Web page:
Under the state bill, the county would have to further reduce its rates to 12 cents a minute for in-state calls and 18 cents a minute for out-of-state calls with no connection fee — the rates currently charged by the Department of Corrections.
If passed, the law would have no impact until the county’s new contract with Inmate Calling Solutions expires in 2012.
At a time when the county is already trying to pinch pennies, the bill, which has had a public hearing but not a committee vote, would put a further burden on county taxpayers, according to Capt. Jeff Teuscher, Dane County jail administrator.
“Someone would have to absorb those costs,” he says. “In all likelihood, if that bill would pass, then that will be Dane County taxpayers.”
A series of bills introduced in both the Senate and the Assembly deal with getting inmates out of prison or keeping them from returning after being released. Provisions would cap at 90 days the amount of time an offender would spend in prison for rule violations that don't constitute a new crime; limit the time offenders spend on extended supervision to 75 percent of the time they spend behind bars; and require the Department of Corrections to reduce recidivism by 25 percent by 2011. Another measure would add $20 million to the budget for community-based mental health and job-training services.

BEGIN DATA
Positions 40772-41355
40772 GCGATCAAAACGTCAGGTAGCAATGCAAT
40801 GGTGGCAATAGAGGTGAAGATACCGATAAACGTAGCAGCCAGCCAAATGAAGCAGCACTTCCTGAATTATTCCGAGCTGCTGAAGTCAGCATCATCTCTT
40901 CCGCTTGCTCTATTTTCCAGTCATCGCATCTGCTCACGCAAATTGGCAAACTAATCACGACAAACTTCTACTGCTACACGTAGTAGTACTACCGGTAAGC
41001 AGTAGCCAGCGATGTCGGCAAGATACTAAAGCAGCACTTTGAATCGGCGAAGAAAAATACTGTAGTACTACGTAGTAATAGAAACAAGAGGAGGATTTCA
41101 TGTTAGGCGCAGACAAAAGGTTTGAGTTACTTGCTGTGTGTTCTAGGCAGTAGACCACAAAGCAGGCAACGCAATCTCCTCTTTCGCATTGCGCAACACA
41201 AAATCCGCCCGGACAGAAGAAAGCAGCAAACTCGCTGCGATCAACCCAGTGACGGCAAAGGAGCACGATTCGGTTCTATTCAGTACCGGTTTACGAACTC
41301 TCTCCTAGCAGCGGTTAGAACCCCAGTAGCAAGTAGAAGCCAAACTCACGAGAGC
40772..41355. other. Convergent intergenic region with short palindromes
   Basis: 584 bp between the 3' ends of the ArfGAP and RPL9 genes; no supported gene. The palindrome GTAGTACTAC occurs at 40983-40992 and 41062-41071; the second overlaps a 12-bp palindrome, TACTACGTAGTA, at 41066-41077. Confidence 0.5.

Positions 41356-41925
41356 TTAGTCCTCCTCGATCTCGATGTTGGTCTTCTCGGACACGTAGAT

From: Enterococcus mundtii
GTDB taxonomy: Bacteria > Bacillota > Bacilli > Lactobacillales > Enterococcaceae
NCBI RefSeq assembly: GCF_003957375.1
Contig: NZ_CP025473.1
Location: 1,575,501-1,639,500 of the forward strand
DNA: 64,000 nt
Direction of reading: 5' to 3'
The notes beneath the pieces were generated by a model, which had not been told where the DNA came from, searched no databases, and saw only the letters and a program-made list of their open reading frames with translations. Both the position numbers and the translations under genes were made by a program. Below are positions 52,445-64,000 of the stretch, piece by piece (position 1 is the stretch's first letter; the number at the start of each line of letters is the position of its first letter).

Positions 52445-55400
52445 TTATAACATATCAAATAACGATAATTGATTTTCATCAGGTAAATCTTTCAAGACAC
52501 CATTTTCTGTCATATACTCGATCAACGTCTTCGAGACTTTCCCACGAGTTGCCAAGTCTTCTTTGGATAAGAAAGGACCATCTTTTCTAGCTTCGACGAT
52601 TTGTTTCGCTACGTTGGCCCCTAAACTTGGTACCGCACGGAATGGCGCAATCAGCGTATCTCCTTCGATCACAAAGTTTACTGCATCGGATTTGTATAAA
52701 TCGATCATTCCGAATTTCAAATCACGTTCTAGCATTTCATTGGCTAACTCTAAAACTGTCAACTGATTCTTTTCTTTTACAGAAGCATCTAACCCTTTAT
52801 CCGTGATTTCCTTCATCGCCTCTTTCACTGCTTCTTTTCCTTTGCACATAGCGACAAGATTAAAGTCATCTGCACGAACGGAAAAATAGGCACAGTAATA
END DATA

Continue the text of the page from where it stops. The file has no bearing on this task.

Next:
The proposals have virtually no change of passing as written. They were included in the state budget last summer and Gov. Jim Doyle vetoed the limits on prison time, and reduced $30 million Democrats wanted for community-based services to $10 million. But Democrats say re-introducing the bills provides a starting point for compromise measures.
Assembly Bill 353 would allow felons who have been released from prison, but remain on extended supervision, to vote. Currently, offenders are prohibited from voting until they have served their entire sentences.